The staff editorial is the majority opinion of The Murray State News Editorial Board.
Murray State’s campus has an old charm. Ivy-covered walls and nearly centuries-old buildings captivate and intrigue students when they realize the rich history this University has to offer.
Some buildings have remained active since the day Murray State Normal School was founded in 1923.
While we cherish these standing artifacts of our history, we have not done enough to maintain and renovate them so they can withstand more than 80 years of use.
In President Tim Miller’s budget address, he said that 60 percent of the buildings on campus are more than 50 years old and are in dire need of repair. These include residential colleges, class buildings and more.
On-campus students are constantly reminded of their outdated accommodations when they witness electrical shorts in wall outlets, rusted pipes and regular visits from plumbers, electricians and other forms of routine maintenance.
These buildings could arguably pose hazards to the students living there, and filling them while they are in need of maintenance aggravates the structural problems the residential colleges already have.
It makes us wonder if the proper measures are being taken to fully restore residential colleges or if the University is employing short-term solutions to long-term problems.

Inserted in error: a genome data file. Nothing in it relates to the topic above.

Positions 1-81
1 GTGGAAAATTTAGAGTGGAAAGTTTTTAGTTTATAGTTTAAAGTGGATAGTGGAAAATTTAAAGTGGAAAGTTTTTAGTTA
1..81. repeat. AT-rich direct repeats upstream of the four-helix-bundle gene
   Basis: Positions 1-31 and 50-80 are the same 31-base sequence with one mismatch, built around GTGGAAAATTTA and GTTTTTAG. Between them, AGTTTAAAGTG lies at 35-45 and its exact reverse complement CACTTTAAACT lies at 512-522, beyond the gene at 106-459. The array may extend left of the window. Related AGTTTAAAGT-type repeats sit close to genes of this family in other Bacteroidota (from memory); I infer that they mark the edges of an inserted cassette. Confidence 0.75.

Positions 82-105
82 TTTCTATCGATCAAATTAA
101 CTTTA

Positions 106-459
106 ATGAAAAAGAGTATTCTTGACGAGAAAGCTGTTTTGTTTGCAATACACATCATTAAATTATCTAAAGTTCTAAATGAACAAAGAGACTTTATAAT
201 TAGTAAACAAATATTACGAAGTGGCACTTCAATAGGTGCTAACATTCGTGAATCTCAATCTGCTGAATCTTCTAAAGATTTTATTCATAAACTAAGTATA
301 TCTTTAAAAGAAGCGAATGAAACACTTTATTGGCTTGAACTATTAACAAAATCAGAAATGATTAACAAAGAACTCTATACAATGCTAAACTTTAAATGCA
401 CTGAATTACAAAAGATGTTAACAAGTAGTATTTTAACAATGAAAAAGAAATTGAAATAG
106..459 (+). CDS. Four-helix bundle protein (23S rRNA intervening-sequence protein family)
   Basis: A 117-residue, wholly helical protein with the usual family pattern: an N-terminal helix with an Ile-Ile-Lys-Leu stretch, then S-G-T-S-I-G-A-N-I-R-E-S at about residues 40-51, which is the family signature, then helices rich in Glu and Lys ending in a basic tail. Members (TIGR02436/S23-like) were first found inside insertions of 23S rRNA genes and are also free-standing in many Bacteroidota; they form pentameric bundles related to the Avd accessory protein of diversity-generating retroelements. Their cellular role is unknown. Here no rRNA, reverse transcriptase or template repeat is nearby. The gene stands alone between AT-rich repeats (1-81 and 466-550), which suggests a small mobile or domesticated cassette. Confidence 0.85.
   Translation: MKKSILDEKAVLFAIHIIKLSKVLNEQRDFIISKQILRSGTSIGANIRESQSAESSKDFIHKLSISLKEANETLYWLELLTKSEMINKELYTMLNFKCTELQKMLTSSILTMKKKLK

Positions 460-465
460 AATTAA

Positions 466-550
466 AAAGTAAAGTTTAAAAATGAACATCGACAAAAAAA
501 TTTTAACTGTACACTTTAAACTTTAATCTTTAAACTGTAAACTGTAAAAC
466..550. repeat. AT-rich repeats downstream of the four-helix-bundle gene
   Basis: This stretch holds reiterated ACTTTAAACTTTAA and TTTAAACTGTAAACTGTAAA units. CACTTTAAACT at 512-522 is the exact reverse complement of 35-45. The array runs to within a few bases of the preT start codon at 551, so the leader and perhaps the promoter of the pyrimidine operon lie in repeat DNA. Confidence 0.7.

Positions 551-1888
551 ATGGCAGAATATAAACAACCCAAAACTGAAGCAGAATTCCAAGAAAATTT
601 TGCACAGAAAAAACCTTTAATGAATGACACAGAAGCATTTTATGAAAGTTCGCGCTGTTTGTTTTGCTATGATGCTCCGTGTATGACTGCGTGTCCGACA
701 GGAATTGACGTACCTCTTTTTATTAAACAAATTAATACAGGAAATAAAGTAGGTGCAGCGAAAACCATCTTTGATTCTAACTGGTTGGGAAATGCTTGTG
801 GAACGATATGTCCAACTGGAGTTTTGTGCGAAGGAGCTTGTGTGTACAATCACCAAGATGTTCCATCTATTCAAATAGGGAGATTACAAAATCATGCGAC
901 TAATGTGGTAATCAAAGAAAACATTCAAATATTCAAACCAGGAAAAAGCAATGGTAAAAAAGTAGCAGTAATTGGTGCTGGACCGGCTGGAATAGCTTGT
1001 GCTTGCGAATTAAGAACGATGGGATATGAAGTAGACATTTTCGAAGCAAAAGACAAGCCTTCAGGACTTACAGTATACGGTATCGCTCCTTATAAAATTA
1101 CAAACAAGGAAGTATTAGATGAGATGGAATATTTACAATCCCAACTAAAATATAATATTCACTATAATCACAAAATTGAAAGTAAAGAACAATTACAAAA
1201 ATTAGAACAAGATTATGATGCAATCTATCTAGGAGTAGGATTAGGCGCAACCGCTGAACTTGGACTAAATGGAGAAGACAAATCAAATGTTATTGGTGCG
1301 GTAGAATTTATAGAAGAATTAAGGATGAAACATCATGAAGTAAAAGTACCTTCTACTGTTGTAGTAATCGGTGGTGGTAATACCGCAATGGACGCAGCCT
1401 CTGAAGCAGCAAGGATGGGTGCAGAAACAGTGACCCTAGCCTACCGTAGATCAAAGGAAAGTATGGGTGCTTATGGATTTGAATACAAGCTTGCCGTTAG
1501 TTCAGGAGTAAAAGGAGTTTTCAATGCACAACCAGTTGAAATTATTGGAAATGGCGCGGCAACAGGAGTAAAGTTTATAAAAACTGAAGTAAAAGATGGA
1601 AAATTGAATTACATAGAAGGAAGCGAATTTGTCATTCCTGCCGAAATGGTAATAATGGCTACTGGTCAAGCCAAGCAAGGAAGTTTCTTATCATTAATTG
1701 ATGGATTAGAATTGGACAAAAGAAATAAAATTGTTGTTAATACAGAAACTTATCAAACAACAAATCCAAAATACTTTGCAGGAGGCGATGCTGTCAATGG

So far, two residential colleges underwent full-scale renovations and were closed for a year. Students were scrambled by the University and placed in Old Richmond Residential College as a halfway home for students who were assigned to live in the buildings during their renovation period.
Last semester, the push for higher student recruitment was capitalized as a way to increase University revenue.
The influx of incoming freshmen were welcomed by Murray State to rooms of four, empty promises of receiving campus housing and a heap of disorganization.
Murray State and Facilities Management have to prioritize the infrastructures of campus before pushing for higher enrollment.
Our facilities are falling apart and are full to the point of busting at the seams. This combination bodes an expensive and difficult future for the main campus.
Residential colleges are not the only buildings in need of maintenance. The infrastructures of the rest of campus are also approaching breaking points.
The fence surrounding the Bennie Purcell Tennis Courts has been known to shock students because of the deteriorating wiring that power the lights. The only solution to the problem was to shut the lights off. A temporary solution to a mounting problem.
We saw the swift demolition of Ordway, one of the oldest buildings on campus, after it was regarded as an integral part of the original campus. Was this something that could have been prevented with proper and regular maintenance?
If demolishing Ordway Hall was necessary, buildings such as Lovett Auditorium, Wrather?West Kentucky Museum and Wilson Hall may face the same fate in the near future.
These buildings are regularly used for classes, on-campus jobs and extracurriculars. They have the ability to serve a purpose, despite their age, and Facilities Management should recognize their importance.